Reflux can be a living nightmare, for everyone involved. For baby, it’s understandably and often relentlessly horrendous, and for the parents, it’s incredibly upsetting. The feeling of helplessness coupled with the severe sleep deprivation that goes with a reflux baby can be absolutely brutal. All three of us have found some days better than others, with even some nights feeling like we’re winning, perhaps turning a little corner, with one less snack feed, and one longer cat-nap… then BOOM! Ten steps backwards, no, scratch that – ten steps forward in the WRONG direction – with symptoms exacerbated even more than ever before.

I was first introduced to the reflux disease second-hand, when Leonora’s daughter suffered badly as a baby. Knowing what Leonora and her daughter went through and realising we’re now following in exactly the same footsteps, I know there’s a long road ahead.

Through our Jellie Diary Facebook page, we’re learning that reflux and Cows’ Milk Protein Allergy are common issues faced by babies. We’re told by our mums that CMPA is a condition that often goes hand in hand with reflux a lot of the time. This is a possibility we’re currently exploring by going dairy free with the help of Nutramigen. It’s a week in, no improvements to report yet. It surprised me how many other parents have been through similar or the exact same things with their children. The light at the end of the tunnel is that it’s very reassuring to know that all those babies and their parents, have mostly all come out the other side completely unscathed – with only a few carrying on an intolerance into early childhood.

I don’t know about you, but I think the saddest thing about reflux is that it robs you of those precious first few weeks and months with your baby. Mums have told us the condition will pass with time, but I don’t want to wish away those first days of her life. And I certainly feel as though Maddie’s little life has been blighted by the disease. She should be smiling more, she should be learning to laugh. I almost think she’s missing little milestones – just the little ones; the ones I hear about from my NCT Whatsapp group. Those proud mummy moments – their babies reaching out for things, starting to be interested in toys and rattles, sleeping through the night – even going on walks and lunches. Things I don’t feel I can do unless very close to home. Going out and planning anything with a baby that’s in pain a lot of the time is very tricky to say the least. You can’t plan with any baby, with reflux it’s worse. Maddie’s main priorities in life right now revolve around pain. It makes me feel terribly sad that her first experiences of life are overshadowed by this horrible condition, and I worry about her. A lot.

I met a mother in my local garden centre on Sunday, we got chatting as her 4 year old daughter showed an interest in a sleeping Maddie. The topic quickly turned to reflux, and CMPA, to which her daughter suffered extremely badly with as a baby, and continues to be allergic – and dairy free. This mum told me how at one point in those early months, she headed to the train tracks with her baby, fully intent on throwing them both in front of a train due to sleep deprivation caused by reflux. It’s no surprise then, that recent research conducted by Australian support website found that more than 1 in 4 parents (29%) had a diagnosis of post-natal depression or anxiety. I find this really alarming.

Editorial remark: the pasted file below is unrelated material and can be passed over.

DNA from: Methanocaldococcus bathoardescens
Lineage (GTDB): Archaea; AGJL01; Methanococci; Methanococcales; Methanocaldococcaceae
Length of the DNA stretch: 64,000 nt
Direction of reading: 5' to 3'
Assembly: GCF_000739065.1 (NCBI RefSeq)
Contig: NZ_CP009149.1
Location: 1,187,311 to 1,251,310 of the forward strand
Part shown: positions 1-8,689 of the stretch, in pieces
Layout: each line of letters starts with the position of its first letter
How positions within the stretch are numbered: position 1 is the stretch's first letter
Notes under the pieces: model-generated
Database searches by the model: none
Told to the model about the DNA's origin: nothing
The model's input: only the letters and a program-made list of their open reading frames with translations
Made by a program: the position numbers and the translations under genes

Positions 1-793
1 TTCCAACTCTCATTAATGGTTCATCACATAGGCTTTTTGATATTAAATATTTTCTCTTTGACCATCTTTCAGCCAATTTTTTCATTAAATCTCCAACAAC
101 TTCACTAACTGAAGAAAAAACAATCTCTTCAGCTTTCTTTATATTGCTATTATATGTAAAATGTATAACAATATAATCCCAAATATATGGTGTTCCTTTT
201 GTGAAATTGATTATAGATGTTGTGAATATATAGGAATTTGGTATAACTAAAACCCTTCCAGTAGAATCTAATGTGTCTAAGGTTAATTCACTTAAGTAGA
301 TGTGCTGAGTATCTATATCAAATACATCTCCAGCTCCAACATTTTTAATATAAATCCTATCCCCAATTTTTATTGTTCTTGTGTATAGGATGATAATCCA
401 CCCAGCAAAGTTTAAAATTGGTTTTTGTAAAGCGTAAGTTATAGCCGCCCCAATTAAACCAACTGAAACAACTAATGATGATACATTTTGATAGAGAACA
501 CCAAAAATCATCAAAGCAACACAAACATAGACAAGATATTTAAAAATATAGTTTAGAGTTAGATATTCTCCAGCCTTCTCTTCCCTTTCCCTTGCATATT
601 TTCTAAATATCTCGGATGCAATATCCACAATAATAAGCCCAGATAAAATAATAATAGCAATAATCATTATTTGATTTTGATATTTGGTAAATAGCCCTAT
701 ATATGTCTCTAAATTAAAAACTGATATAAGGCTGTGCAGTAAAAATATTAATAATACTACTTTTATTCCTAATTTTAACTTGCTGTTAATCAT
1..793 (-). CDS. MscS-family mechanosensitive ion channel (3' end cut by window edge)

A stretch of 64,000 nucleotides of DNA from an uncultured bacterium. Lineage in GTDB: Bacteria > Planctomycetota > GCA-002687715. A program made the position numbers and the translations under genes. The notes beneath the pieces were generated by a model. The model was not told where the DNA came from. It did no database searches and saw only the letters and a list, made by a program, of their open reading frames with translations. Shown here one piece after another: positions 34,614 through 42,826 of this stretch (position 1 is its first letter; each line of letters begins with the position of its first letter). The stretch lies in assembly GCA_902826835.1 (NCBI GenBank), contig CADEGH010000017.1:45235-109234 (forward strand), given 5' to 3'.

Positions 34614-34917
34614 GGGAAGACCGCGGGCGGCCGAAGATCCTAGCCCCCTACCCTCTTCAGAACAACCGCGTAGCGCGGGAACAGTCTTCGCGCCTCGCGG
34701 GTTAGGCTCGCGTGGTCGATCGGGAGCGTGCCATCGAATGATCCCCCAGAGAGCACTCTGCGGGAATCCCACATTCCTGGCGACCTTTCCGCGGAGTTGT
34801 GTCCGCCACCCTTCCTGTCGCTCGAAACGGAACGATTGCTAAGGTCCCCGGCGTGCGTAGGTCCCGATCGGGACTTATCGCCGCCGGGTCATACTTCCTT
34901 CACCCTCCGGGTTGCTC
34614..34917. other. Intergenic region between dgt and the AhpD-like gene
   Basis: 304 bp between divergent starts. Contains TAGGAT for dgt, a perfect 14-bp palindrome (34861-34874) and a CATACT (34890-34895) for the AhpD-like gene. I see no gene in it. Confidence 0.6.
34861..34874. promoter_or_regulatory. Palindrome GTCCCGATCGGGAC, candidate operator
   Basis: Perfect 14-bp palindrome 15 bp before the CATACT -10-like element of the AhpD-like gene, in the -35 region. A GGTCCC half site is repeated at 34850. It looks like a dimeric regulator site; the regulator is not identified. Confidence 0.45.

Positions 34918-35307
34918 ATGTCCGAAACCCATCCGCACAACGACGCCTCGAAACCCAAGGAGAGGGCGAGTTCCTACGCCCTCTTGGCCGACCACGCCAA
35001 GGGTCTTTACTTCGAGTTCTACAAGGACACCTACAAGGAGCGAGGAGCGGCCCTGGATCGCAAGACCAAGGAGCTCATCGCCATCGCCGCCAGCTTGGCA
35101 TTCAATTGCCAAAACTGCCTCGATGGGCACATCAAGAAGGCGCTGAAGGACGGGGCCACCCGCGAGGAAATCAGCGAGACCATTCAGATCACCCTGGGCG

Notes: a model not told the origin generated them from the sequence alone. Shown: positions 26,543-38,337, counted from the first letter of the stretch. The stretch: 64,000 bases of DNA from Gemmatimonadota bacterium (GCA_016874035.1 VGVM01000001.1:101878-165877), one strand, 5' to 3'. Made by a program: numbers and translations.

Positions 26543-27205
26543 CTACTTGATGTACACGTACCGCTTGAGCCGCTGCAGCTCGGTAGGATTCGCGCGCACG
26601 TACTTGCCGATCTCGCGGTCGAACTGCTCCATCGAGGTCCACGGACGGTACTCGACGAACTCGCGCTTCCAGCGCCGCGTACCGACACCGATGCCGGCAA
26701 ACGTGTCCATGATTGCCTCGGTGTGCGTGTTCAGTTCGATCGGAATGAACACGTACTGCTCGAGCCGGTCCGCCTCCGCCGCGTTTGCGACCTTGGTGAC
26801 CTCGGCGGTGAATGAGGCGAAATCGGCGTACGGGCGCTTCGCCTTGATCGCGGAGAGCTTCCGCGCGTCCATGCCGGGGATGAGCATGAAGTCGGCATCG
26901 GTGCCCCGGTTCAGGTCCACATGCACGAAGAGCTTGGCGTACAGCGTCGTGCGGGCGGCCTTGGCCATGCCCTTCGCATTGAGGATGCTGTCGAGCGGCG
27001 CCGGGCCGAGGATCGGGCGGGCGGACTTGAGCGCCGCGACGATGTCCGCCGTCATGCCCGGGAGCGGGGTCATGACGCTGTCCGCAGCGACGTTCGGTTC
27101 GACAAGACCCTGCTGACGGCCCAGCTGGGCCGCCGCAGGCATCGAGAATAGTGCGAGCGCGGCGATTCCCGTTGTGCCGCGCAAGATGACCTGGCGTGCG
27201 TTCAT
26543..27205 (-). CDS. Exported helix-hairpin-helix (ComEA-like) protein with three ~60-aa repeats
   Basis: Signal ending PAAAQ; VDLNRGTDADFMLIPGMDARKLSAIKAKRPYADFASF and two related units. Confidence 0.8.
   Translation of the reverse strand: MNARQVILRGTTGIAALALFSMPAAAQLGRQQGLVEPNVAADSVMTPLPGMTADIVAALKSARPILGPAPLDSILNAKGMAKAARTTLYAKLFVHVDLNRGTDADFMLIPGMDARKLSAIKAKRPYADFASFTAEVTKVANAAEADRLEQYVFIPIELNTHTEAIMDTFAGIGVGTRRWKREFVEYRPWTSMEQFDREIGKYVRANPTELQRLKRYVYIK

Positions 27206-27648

Besides the products we’ve personally come across so far, my advice to anyone discovering they’re in the same position is to fight yours and your baby’s corner. My first trip to the GP was fruitless – I came away with a baby massage move. Fantastic! Lovely. Not going to cut it. We rocked up at A&E a week or so later after being completely worried sick about her screaming, crying, and inability to feed without constantly pulling off, projectile vomiting, and being unable to keep her food down. We were seen promptly by a paediatric doctor, who monitored Maddie, confirmed reflux, and prescribed liquid Omeprazole. A big victory we thought, until we realised getting a daily dose of 5ml liquid medicine successfully down a baby’s throat when it tastes clearly rank to them is nigh-on impossible to do.

There are times when things get tough. When you’re on your own and there’s only you there to console your baby, and whatever you try just doesn’t cut the mustard, we know how this feels as we’ve been there. We are there. Right now. You’re not alone. I wanted to put together a quick top 10 products – the ones we use to deal with reflux on a daily basis, stuff that can help turn bad situations around. Products to cope with the symptoms. This is by no means a comprehensive list in terms of products on the market, but more the ones we have bought, tried and tested so far. There are common sense items, but also some real go-to products, that I don’t know what we would do without. I hope you find this vlog useful. We’ll hopefully add to this as we go along our journey, so watch out for Part II at a later date.

Babocush Newborn Comfort Cushion

 

Red Castle Cocoonababy Nest from JoJo Maman Bebe

Red Castle Cocoonababy Ergonomic Sleep Positioner from JoJo Maman Bebe

Stars and Zebras Muslin Collection from Cheeky Chompers

aden + anais Burpy Bips, Muslin Square and Swaddles

Serena 2in1 from Joie

360 Anti-Reflux and Colic Bottles from Nuby

BabyBundle Widgey Nursing Pillow from Mothercare

 

About The Author

Ellie & Jamie
IVF/Pregnancy Diary

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